Why not? Both Sky and Freesat services are going to be offered via the same satellites. This means those with Sky will still benefit from the Freesat services but those who do not want to pay for subscription TV will still have a decent choice. To not do this would put the viability of the entire service in doubt.

    As above really - not a good idea. Freesat should offer to aim both to subscription TV viewers as well as the Freesat market. It'll be quite interesting to see what effect Freesat will have on Sky's long term prospects...
     
  3. Starburst

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    Unless they can get CH4 and Five to pull out of their contract with SKY and get FTA Dsat rights for all their current and future programming I can not see any sense in the BBC or ITV spending money on freesat in the short term.
    Even with the big 4 broadcasters on board Dsat distribution is never going to come anywhere near the levels of DTT let alone SKY, the UK simply does not have a need for it or the history of using that method unlike a number of other EU nations.

    Of course we all know that DTT is limited and won't get much better even with some extra capacity after analogue shutdown which makes Dsat an attractive avenue to explore for those bandwidth hungry services such as HD.
    However it would be commercial and political suicide for the BBC and other commercials channels to offer HD and not make it accessible via SKY hardware and I suspect given a workable freesat EPG then OFCOM could be convinced that the charges for SKY's version should be significantly reduced.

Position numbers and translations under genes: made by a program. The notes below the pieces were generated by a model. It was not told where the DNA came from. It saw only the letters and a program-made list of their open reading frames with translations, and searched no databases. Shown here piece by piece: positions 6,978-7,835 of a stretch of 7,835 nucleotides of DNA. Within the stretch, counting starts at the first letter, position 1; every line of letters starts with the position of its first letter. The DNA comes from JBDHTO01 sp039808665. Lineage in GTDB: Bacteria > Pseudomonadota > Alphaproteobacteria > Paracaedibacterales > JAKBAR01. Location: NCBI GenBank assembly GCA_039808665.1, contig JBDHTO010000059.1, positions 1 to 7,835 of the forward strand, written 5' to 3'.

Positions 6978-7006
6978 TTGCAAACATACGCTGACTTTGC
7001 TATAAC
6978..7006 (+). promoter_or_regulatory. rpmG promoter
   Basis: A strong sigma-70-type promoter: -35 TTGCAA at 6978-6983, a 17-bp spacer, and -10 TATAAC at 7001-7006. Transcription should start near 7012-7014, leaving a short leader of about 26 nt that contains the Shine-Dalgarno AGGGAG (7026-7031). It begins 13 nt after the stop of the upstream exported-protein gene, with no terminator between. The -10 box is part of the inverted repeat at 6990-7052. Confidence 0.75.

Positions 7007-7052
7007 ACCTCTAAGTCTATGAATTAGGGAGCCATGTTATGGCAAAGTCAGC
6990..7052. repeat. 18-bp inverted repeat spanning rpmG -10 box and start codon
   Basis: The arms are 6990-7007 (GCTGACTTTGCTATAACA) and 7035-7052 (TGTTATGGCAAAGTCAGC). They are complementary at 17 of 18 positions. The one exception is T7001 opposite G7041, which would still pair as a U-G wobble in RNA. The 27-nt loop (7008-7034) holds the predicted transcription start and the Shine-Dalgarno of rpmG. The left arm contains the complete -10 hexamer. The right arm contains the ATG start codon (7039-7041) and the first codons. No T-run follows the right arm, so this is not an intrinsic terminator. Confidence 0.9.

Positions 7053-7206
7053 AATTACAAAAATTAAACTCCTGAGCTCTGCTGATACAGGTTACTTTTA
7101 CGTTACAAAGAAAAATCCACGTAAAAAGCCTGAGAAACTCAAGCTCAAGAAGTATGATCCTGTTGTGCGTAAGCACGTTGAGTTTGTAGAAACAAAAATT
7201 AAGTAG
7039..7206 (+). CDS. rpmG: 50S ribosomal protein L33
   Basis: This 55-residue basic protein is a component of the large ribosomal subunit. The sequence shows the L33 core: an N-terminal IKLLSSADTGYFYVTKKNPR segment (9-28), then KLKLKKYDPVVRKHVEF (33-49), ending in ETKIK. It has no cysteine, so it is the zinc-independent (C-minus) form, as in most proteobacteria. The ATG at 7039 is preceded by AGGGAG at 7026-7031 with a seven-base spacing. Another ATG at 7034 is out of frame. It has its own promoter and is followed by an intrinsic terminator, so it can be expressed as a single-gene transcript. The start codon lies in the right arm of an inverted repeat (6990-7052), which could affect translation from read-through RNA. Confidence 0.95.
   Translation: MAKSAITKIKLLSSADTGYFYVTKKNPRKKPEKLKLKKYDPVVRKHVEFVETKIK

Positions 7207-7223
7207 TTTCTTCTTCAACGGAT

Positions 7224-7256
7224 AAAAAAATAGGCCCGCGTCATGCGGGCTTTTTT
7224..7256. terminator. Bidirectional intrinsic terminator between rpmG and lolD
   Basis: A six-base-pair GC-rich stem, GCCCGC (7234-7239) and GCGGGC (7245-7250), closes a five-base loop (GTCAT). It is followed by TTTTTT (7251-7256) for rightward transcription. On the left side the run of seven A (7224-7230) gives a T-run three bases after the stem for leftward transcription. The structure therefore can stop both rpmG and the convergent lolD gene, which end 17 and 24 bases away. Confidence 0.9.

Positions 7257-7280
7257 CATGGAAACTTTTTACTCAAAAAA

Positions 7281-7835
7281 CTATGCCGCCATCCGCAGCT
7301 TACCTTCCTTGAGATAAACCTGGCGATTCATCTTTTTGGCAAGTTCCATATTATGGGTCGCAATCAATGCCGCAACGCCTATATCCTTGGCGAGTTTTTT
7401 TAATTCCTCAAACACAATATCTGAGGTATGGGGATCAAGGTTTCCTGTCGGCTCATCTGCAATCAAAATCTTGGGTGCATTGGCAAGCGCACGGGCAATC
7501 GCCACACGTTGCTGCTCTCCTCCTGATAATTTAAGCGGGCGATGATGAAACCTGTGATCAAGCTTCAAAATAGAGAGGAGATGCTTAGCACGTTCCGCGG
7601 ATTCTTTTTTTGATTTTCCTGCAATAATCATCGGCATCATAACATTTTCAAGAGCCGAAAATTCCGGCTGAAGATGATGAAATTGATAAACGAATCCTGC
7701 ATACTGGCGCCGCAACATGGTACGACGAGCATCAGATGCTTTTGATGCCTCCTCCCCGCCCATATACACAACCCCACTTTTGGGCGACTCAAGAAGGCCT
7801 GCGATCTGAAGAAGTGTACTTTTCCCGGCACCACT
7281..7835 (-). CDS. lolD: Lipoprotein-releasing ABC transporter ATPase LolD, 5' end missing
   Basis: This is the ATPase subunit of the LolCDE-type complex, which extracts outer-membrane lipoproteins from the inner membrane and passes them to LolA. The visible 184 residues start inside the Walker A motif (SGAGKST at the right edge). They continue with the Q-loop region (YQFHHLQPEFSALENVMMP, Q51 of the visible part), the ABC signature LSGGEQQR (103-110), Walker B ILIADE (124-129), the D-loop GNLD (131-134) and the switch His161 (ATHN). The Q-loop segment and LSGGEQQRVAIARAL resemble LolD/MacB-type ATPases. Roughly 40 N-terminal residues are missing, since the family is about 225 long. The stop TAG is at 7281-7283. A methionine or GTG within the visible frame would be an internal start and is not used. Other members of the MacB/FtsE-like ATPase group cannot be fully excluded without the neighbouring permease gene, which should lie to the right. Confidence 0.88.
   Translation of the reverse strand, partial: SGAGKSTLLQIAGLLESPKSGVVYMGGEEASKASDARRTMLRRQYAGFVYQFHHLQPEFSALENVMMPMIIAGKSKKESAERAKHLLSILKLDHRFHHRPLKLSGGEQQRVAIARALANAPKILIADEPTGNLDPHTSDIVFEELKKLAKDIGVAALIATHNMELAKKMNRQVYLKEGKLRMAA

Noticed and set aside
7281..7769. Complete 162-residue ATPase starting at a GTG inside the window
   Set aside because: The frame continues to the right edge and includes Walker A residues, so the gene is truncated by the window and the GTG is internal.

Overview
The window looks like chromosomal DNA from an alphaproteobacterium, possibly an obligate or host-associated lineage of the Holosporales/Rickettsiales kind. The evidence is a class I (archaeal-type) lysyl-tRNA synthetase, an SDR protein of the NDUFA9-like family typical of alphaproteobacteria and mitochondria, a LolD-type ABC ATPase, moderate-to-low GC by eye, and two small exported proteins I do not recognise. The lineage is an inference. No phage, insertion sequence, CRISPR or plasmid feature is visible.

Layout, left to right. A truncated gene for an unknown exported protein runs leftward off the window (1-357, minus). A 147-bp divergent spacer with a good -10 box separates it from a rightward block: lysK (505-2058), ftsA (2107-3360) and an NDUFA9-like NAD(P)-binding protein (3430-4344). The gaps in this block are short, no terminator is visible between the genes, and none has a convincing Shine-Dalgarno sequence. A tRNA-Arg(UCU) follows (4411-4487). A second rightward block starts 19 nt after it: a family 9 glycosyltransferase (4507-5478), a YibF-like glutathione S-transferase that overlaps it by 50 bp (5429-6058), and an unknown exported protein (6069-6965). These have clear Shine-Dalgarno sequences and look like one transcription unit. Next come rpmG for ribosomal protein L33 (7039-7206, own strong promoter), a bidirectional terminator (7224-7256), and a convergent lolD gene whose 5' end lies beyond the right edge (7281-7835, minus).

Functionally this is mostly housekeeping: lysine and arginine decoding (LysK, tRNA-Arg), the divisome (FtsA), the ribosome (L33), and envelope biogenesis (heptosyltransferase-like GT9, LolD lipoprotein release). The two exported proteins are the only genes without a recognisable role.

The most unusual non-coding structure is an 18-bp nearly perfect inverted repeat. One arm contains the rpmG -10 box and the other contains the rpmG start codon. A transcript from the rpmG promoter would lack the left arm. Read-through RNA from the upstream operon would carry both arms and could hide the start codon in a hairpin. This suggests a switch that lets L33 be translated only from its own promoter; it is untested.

Lets face it anything freesat can offer SKY can counter if they choose to and for commercial broadcasters money talks, after all they do not have the luxury of a £2.5 Billion annual windfall to prop them up and make these grand gestures so easy:)
     
  4. Nick_UK

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    I agree. Whilst everyone has a TV aerial, not many people will have the necessary dish to pick up the new service, and it's beyond the scope of most people to install a dish. So the only customers that will be attracted to the service are disgruntled Sky viewers, and a few people who will pay to have a dish installed. Since you can already get all the FTA channels with a Sky box and Freesat card, I don't see the point of moving to the new service.
     
  5. gavan

    gavan
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    I'm not sure of the deals that the FTV broadcasters have with Sky, but I doubt that it would be too hard for the FTVs to go FTA. There would be problems of course if they had agreed to be part of a Sky package (like was the case with E4). The worst that could happen is they have to pay to go on the EPG (or pay more) but if the Free DSAT service attained a critical mass the various participants could go to Sky and say "include us on your EPG if you like, but we aren't going to pay for it".